Monas: The Official Monument of Indonesia


Monas: The Official Monument of IndonesiaWhenever you’re searching for information about Indonesia or Jakarta in the internet, it is most likely that the image of Monas or Monumen Nasional will appear.

Monas, the National Monument, is a 433ft (132m) tower in the center of Merdeka Squara (Lapangan Merdeka) in Central Jakarta. It is symbolizing the fight for Indonesia. Monas is the official monument of the Republic of Indonesia, built to commemorate the struggle for Indonesian independence.

The construction of Monas began in 1961 under the direction of President Soekarno, and it was opened to the public in 1975.

The monument’s design

The towering monument encapsulates the philosophy of Lingga and Yoni. Lingga resembles an alu (rice pestle) and Yoni resembles a lesung (rice mortar), two important traditional Indonesian tools. Lingga and Yoni also symbolize harmony, balance, fertility, and eternal life.

The northern pond measuring 25×25 m was designed to cool water for the air conditioning system of Monas, as well as to enhance the beauty of the surrounding area.

In the outer yard surrounding Monas there are reliefs of Indonesian history. The story begins in the northeastern corner and describes events during ears such as the Singasari and Majapahit empires. The reliefs extend along the four walls showing the European colonization of the Indonesian archipelago, various popular local uprisings, modern Indonesian organizations in the early 20th century, the Japanese occupation in World War II, the Proclamation of Independence, and post-independence developments.

The National History Museum

Inside, visitors are welcomed with the Indonesian National History Museum, which displayed various dioramas. There are a total of 51 dioramas around the walls and in the center of the hall.


The dioramas begin in the northeastern corner, displaying the scenes from Indonesian history from the beginning during the earliest days of Prehistoric Indonesia, the constructions of Borobudur, the Sriwijaya and Majapahit eras, followed with events from the period of European colonization and uprisings against Dutch East Indies Company and Dutch East Indies rule.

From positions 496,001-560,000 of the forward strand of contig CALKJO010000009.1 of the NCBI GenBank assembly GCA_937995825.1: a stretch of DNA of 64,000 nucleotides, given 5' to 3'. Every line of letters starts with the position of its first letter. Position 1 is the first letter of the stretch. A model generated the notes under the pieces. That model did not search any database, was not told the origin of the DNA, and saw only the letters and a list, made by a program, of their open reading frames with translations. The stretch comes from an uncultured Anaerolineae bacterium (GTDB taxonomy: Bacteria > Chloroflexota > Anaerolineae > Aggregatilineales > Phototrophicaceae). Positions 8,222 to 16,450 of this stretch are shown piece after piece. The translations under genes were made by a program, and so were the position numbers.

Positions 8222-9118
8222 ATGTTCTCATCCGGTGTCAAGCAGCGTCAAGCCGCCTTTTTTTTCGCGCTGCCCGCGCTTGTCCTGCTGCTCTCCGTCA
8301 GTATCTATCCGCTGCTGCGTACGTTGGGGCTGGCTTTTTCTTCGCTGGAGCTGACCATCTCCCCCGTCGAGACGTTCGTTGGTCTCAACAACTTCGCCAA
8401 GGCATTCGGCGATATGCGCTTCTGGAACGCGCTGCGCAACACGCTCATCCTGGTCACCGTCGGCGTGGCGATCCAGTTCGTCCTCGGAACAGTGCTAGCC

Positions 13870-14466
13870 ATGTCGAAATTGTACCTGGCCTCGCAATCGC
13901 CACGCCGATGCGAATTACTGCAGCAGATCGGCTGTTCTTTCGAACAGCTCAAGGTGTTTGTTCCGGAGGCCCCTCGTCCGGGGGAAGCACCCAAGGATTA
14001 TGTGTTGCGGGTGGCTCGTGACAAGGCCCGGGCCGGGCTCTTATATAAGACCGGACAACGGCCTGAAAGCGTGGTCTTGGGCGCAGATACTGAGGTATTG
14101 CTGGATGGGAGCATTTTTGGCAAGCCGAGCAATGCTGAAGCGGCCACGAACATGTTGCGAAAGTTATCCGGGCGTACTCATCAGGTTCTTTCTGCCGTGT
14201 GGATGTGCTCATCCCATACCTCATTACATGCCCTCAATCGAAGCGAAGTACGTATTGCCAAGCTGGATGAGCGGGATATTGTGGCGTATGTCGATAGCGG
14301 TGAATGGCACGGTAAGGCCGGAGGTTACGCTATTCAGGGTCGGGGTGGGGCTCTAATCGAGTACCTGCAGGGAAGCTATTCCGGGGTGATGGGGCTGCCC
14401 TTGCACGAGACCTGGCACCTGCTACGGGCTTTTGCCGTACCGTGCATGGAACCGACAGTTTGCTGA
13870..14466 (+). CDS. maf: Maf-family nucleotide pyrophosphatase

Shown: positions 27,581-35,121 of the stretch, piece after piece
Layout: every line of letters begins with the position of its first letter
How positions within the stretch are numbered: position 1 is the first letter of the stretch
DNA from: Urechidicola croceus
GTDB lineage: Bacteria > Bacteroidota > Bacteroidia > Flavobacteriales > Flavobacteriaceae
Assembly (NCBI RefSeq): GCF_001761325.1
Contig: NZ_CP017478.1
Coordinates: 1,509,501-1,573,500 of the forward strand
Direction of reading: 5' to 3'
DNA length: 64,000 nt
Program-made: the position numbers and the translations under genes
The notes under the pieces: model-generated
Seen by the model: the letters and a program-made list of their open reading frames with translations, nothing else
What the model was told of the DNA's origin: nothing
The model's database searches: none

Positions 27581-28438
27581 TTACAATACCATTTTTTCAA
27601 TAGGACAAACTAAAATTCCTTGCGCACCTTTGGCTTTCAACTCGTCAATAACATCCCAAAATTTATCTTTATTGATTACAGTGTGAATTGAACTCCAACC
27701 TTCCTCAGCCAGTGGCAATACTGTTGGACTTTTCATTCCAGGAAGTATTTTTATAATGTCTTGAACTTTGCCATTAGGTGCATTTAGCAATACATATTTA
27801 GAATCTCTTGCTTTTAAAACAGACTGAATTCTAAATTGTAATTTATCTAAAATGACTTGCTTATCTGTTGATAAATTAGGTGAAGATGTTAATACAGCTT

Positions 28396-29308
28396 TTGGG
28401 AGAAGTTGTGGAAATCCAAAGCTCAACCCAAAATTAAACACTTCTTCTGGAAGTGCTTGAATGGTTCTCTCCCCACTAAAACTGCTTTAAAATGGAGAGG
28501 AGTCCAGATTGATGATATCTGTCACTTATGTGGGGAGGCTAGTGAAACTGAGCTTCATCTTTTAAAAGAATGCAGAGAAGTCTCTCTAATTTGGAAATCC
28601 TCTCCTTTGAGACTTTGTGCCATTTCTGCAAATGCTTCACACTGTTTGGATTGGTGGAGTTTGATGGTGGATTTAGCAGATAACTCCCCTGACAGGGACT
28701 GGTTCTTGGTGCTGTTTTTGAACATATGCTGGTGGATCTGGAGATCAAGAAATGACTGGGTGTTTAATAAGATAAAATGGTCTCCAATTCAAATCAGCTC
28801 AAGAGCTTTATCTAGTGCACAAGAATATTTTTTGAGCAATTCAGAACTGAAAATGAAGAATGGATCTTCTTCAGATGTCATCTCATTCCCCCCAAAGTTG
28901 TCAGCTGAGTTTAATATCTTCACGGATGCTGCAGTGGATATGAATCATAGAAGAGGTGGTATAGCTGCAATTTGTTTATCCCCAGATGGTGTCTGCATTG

The Hall of Independence

emerdekaan is situated inside the goblet (“cup”) part of Monas (also known as cawan in Bahasa Indonesia). Here visitors can see the original text of the Proclamation of Independence in a glass case inside the bronze golden door.

On the west side of the inner wall, there are mechanized bronze doors weigh 4 tons and are coated with goldleaf adorned with the image of a Wijaya Kusuma flower, symbolizing eternity, and a lotus flower, symbolizing purity. The doors, which are known as Gerbang Kemerdekaan or the Gate of Independence, open slowly while the nationalist Padamu Negeri song plays followed by a recording of Soekarno reading the text of the proclamation in bronze lettering.

The observation deck

Visitors can actually go up to the top of the monument to see the view of Jakarta. A lift on the southern side of the monument carries visitors to the viewing platform at the height of 115 meters above ground level. The elevator can carry about 50 people, and there is also a staircase for use in emergencies.

On the observation deck, there are a number of viewing tools for visitors to use. It is usually crowded on the weekends.

Flame of Independence

Monas is topped by a 14.5 ton bronze Flame of Independence containing the lift engine. The obelisk and flame symbolize the Indonesia people’s struggle for independence. The bronze flame structure measures 14 meters in height and 6 meters in diameter. Originally, the bronze flame structure was covered with 35 kg of gold foil. However, during the 50th anniversary of Indonesian independence in 1995, the gold foil was re-coated and increased to 50 kg gold foil.

Tips on going to Monas

  • It’s best to go early in the morning, preferably arriving before 08.00am, and proceed directly to the lift to the observation tower. The lift has a capacity of perhaps 160 people per hour so long queues build up quickly. The National History Museum and Hall of Independence can be viewed later.
  • Wear comfortable clothes like T-shirt, jeans, and shoes.
  • Just in case you need to queue to go to the observation tower, bring hat or umbrella with you as the heat can ruin your mood.
  • No need to bring too much foods and drink. There are a small shop in Monas where you can buy drinks or small snacks.
  • Bring your camera!


Jalan Medan Merdeka, Central Jakarta, Indonesia

Opening hours: Monday – Sunday, 08.00 – 15.00 WIB (closed on last Monday of each month)